MILWAUKEE, March 23 (UPI) — People who live and work near Lake Michigan are urging the United States and Canada to take action on falling water levels resulting from years of dredging.
They are urging the two governments to consider building water-throttling structures on the St. Clair River, the main outflow of both Lake Michigan and Lake Huron, the Milwaukee Journal Sentinel reported Tuesday.
Dredging on the river in the 1800s caused unexpected erosion and led to a 16-inch drop in the level of both lakes. Additional dredging by the U.S. Army Corps of Engineers in 1962 has caused a further drop of 3 to 5 inches, the newspaper said.
The International Joint Commission, which oversees U.S. and Canadian boundary water issues, released a study in December that confirmed the most recent drop in levels but said the problem was not large enough to require immediate action.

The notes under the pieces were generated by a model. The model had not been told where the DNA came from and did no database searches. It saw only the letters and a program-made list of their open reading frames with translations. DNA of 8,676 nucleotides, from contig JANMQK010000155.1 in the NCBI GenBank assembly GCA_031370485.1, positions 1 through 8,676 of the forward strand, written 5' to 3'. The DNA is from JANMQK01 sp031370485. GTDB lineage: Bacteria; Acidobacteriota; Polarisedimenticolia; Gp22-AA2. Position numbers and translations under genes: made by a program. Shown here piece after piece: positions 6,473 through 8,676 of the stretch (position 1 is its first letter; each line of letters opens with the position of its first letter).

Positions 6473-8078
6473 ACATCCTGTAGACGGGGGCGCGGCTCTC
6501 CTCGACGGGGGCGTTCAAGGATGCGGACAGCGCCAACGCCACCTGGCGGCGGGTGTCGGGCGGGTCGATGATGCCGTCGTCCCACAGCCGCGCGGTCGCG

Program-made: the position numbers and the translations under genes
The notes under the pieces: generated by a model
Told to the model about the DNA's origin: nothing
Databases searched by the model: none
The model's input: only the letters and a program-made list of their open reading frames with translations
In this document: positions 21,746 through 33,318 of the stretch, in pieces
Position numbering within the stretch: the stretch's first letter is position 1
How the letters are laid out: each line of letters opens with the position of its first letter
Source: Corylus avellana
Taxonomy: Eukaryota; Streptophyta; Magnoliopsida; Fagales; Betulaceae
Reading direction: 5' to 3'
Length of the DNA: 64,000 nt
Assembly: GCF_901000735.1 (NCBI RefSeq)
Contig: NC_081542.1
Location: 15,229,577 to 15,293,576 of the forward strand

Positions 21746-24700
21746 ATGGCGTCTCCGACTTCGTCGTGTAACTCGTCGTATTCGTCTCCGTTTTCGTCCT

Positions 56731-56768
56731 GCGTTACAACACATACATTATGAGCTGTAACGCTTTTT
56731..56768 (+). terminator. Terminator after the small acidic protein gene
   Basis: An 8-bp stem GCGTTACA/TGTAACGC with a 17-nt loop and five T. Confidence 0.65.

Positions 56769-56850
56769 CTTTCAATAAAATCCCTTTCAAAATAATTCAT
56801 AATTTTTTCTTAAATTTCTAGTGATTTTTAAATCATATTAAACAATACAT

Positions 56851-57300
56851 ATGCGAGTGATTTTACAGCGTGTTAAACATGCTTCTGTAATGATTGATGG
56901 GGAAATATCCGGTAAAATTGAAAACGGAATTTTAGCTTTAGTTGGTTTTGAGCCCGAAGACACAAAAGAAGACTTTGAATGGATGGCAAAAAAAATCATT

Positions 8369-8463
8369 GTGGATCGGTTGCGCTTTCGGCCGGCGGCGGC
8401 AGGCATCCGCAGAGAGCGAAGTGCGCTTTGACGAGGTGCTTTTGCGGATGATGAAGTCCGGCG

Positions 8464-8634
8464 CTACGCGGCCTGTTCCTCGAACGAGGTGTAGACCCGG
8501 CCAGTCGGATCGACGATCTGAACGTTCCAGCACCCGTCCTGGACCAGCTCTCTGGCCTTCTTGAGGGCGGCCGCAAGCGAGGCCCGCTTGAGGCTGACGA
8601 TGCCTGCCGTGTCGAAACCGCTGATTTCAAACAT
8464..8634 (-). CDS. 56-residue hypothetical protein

Opponents of the study disagree.
“The study, even though it is well intentioned, is not dealing with the major problem, which is lake levels on Huron and Michigan,” retired marina operator Frank Forkert said. “Something has to be done, it’s hurting us,”
“This study on the St. Clair tells us — and tells the whole world — that the lake levels are down and it’s about time we did something about it,” Forkert said.
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